Hall started his careers via workshop and design-office training and part-time study. He left Urmston grammar school at 16, and served a five-year engineering apprenticeship with the Manchester Ship Canal Company, followed by two years instrument design work for the Royal Aircraft Establishment at Farnborough.
In 1946 he became a technical engineer at Risley, the northern headquarters of the Ministry of Supply's division of atomic energy where he worked for five years and studied part-time for his degree at the Manchester College of Technology, now the University of Manchester. He graduated with a first-class honours degree in 1950.
Hall was the driving force behind the establishment in 1964 of the Manchester-Liverpool joint research reactor. In 1976 he launched an undergraduate degree in nuclear engineering - characteristically taking more than his share of its teaching, which he found a particular source of interest and satisfaction.
Even in his final year, when his health was deteriorating, he produced sophisticated software for use by the model steam engine community to help improve the performance of their machines.
UK civil nuclear power programme
Hall played an important role in the development of the UK civil nuclear power programme.
Heat transfer and reactor safety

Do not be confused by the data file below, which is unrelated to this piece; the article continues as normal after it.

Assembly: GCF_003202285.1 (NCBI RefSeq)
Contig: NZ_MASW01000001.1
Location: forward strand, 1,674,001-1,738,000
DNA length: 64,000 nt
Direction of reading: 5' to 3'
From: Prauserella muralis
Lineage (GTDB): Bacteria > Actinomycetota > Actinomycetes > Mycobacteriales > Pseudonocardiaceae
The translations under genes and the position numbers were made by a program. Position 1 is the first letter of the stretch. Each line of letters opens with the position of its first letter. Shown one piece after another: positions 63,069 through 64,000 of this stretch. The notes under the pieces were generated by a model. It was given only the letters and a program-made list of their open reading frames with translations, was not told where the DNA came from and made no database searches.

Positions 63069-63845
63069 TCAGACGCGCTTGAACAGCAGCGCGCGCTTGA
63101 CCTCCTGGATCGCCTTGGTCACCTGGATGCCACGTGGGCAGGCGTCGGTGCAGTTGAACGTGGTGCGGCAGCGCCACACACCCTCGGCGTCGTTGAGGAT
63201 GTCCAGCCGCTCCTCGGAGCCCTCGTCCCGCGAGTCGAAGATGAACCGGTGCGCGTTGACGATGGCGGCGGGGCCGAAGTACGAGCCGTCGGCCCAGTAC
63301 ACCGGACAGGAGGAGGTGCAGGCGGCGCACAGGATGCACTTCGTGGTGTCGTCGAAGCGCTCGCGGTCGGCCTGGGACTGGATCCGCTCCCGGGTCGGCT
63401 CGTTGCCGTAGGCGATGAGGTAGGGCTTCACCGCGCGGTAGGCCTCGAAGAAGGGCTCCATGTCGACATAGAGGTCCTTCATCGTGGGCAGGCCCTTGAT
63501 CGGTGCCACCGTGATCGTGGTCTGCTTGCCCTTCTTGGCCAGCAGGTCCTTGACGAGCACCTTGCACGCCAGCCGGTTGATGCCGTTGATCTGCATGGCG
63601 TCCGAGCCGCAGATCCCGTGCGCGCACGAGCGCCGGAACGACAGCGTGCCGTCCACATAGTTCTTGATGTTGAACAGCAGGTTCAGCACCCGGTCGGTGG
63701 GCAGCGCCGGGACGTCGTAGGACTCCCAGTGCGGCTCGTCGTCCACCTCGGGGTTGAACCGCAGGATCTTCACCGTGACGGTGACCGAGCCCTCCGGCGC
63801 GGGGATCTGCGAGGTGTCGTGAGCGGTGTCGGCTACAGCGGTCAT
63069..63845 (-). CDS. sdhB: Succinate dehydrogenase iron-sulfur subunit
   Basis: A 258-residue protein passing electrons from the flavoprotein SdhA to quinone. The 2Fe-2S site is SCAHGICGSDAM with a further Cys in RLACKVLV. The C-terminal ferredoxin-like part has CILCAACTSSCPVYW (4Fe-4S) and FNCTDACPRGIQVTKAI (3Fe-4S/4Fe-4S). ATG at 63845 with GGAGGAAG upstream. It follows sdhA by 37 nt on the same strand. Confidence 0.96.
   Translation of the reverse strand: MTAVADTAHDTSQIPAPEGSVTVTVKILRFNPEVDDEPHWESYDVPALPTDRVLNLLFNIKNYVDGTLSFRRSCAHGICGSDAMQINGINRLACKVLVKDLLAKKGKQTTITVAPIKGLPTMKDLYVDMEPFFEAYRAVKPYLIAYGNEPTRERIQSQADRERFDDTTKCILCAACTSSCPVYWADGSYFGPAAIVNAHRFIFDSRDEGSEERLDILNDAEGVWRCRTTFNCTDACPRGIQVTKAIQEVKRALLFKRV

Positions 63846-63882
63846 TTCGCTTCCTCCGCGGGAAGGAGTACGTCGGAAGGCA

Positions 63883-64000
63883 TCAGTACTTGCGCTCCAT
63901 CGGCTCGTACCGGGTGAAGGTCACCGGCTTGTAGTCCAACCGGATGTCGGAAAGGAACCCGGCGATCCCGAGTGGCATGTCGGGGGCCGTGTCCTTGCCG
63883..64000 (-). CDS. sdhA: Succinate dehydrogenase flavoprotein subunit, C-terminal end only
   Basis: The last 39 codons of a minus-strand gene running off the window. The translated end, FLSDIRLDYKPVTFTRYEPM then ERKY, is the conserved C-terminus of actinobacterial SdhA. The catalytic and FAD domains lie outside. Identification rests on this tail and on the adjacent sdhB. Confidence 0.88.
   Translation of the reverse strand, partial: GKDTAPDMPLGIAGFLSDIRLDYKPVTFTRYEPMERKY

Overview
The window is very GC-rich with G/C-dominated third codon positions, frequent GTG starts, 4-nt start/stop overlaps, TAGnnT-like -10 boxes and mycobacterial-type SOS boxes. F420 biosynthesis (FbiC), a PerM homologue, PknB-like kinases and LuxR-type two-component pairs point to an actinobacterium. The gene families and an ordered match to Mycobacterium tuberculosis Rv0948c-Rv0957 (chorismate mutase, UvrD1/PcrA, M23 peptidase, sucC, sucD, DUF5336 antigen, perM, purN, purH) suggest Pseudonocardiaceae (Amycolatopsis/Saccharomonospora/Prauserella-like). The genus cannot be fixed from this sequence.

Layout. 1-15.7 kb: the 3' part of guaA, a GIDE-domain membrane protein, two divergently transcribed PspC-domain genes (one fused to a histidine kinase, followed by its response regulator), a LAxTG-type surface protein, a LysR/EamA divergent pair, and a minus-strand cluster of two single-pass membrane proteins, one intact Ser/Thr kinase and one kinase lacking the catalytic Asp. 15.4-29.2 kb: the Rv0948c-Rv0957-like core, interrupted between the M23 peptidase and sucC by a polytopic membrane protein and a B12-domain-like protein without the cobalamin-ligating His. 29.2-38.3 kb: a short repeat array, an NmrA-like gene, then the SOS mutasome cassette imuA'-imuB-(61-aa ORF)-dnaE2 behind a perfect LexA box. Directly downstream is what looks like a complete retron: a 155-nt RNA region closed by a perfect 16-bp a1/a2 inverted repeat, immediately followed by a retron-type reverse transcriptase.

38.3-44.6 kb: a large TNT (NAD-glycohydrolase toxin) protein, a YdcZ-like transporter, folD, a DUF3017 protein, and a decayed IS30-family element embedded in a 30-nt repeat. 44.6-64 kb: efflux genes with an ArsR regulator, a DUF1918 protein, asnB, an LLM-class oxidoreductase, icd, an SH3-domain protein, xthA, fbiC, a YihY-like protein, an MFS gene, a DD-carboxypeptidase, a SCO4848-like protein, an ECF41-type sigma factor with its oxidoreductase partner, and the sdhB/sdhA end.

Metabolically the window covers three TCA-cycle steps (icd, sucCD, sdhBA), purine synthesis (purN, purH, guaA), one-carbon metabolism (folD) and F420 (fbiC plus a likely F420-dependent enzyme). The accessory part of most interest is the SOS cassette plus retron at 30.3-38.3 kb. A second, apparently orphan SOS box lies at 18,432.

William Hall made fundamental contributions to the understanding of engineering heat transfer. His research significantly enlarged an understanding of a wide range of heat transfer applications.
In 1978, he was awarded the James Clayton prize by the Institution of Mechanical Engineers for outstanding work in the field of Heat Transfer and his contributions to international undrestanding through the spread of knowledge in this area throughout the world.
Hall was an international authority on the analysis of nuclear plant safety, serving on the advisory committee for the safety of nuclear installations from 1972 to 1983. He was then appointed technical assessor to the public inquiry into the proposed Sizewell B nuclear power station on the coast of Suffolk, near Leiston - the longest inquiry of its kind in legal history.
Hall at Manchester
In 1955, Hall was seconded to Manchester University's engineering department for two days a week to set up research and teaching support for the UK's rapidly developing nuclear power programme. This led to his appointment in 1959 to the newly created chair of nuclear engineering, where he built a strong research school, which continues to flourish.